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4 March 2021, 16:48 | Updated: 4 March 2021, 16:55
This Egyptian orchestra for blind women is captivating audiences and enriching the lives of its musicians.
Egypt’s visually-impaired women’s orchestra is challenging stereotypes with its incredible music-making.
The Al Nour Wal Amal orchestra, meaning ‘light and hope’ in Arabic, is a chamber ensemble of 44 women, established in 1971.
The group specialises in playing Western classical music, but they also perform beautiful Eastern melodies.
Given they can’t read music or see the conductor, the women have learned, through special memorising techniques and hours of practice, to play without music or a physical guide.
Shaymaa Hussein, who leads the orchestra, said: “With this orchestra, I’ve been able to change the Egyptian and world view towards the physically challenged.
“I told the world that despite losing my sight, I’m a distinguished musician,” she told TRT World.
Read more: Orchestra named the first Goodwill Ambassador of UN Climate Change >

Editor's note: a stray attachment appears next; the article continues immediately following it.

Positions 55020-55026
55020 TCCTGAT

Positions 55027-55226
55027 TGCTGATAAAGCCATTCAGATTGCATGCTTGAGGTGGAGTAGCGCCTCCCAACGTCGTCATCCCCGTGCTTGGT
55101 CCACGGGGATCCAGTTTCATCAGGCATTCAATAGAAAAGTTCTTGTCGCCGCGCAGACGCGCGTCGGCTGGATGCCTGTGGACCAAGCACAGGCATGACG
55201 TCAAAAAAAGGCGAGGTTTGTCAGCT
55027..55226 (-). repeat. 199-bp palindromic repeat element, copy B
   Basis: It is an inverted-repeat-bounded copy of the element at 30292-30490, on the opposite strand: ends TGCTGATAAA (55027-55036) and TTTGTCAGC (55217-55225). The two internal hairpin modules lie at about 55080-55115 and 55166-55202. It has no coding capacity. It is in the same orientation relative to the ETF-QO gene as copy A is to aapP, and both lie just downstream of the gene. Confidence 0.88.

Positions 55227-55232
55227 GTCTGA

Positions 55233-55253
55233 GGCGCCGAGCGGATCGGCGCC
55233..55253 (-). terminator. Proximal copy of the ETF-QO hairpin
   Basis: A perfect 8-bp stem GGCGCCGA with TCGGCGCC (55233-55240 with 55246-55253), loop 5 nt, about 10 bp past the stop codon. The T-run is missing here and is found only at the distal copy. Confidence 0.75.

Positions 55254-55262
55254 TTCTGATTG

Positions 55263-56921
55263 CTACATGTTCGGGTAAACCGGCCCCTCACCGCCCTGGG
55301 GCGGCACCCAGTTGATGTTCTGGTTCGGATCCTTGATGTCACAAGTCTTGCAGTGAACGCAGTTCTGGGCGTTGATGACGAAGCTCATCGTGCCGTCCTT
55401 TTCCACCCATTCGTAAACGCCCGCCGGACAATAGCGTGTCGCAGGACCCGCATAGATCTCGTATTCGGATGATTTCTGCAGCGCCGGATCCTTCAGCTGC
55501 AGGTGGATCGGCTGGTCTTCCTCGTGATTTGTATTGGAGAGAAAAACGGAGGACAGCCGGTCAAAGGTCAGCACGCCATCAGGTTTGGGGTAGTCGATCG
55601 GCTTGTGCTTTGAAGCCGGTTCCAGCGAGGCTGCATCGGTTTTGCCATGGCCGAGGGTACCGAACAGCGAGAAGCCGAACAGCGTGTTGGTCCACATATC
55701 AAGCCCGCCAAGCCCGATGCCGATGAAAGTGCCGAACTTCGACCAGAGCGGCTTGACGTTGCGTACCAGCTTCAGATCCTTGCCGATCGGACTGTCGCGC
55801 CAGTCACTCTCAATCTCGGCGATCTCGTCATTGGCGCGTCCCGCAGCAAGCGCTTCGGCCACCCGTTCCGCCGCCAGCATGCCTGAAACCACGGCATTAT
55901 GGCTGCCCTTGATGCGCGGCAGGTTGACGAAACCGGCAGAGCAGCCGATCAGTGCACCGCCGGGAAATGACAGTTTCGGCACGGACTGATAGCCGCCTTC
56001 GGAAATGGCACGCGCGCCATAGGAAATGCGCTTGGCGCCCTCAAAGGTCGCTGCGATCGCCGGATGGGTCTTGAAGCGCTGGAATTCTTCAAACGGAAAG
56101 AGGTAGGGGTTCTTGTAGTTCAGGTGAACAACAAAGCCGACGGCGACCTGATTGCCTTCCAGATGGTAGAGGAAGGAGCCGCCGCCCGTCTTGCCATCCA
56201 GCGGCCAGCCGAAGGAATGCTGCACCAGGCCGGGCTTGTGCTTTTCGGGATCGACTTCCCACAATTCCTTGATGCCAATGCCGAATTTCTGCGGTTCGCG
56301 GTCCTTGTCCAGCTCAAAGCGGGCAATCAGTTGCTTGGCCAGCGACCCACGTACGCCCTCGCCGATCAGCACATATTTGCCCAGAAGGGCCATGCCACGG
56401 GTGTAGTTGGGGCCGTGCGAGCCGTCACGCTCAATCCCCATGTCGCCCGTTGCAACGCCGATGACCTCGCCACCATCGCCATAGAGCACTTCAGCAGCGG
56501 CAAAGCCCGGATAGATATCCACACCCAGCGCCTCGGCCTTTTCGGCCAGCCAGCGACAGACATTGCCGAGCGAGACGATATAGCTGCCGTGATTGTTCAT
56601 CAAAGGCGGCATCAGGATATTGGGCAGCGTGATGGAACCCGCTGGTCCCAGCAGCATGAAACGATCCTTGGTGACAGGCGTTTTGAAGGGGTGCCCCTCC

The orchestra is part of an NGO (non-government organisation) set up by a group of volunteers to give blind women educational opportunities and professional training
Sumeya Muhammed, one of the members, describes the orchestra as her “second home”.
“I spend most of my time here,” she tells the news channel. “This is where we celebrate together, and we mourn together.”
The women bring their extraordinary musical skill and spirit to monthly concerts in Cairo, and generally perform once a year outside Egypt, in countries from Austria and Spain to the UK and Kuwait.
Read more: Meet the blind, autistic piano genius, who can play any piece after hearing it once >
Another member told DW News: “I joined the orchestra when I was 21. Now I am 59. People’s reactions have varied a lot. There were people who said music is haram [forbidden in Islam]. Other people say it is a beautiful thing to do.
“There are also people who think the blind should just be going to cemeteries and reciting the Quran for the dead.
“We are trying to change these ideas.”
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